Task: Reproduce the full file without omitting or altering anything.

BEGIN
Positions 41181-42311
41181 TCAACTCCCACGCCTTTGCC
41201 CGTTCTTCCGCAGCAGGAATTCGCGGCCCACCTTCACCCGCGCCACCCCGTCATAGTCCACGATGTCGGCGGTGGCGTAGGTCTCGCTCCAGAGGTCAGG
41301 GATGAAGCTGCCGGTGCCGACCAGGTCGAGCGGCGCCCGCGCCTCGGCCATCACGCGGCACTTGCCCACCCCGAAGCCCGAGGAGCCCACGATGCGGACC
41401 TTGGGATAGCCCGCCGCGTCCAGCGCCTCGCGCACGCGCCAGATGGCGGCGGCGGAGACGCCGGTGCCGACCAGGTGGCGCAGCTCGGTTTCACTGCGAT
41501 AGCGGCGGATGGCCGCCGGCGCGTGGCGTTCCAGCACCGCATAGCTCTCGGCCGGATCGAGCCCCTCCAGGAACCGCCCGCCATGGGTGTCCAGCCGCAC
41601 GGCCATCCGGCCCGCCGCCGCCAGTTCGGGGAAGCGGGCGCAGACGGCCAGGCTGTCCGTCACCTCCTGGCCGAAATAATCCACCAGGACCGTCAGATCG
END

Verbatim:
Positions 41181-42311
41181 TCAACTCCCACGCCTTTGCC
41201 CGTTCTTCCGCAGCAGGAATTCGCGGCCCACCTTCACCCGCGCCACCCCGTCATAGTCCACGATGTCGGCGGTGGCGTAGGTCTCGCTCCAGAGGTCAGG
41301 GATGAAGCTGCCGGTGCCGACCAGGTCGAGCGGCGCCCGCGCCTCGGCCATCACGCGGCACTTGCCCACCCCGAAGCCCGAGGAGCCCACGATGCGGACC
41401 TTGGGATAGCCCGCCGCGTCCAGCGCCTCGCGCACGCGCCAGATGGCGGCGGCGGAGACGCCGGTGCCGACCAGGTGGCGCAGCTCGGTTTCACTGCGAT
41501 AGCGGCGGATGGCCGCCGGCGCGTGGCGTTCCAGCACCGCATAGCTCTCGGCCGGATCGAGCCCCTCCAGGAACCGCCCGCCATGGGTGTCCAGCCGCAC
41601 GGCCATCCGGCCCGCCGCCGCCAGTTCGGGGAAGCGGGCGCAGACGGCCAGGCTGTCCGTCACCTCCTGGCCGAAATAATCCACCAGGACCGTCAGATCG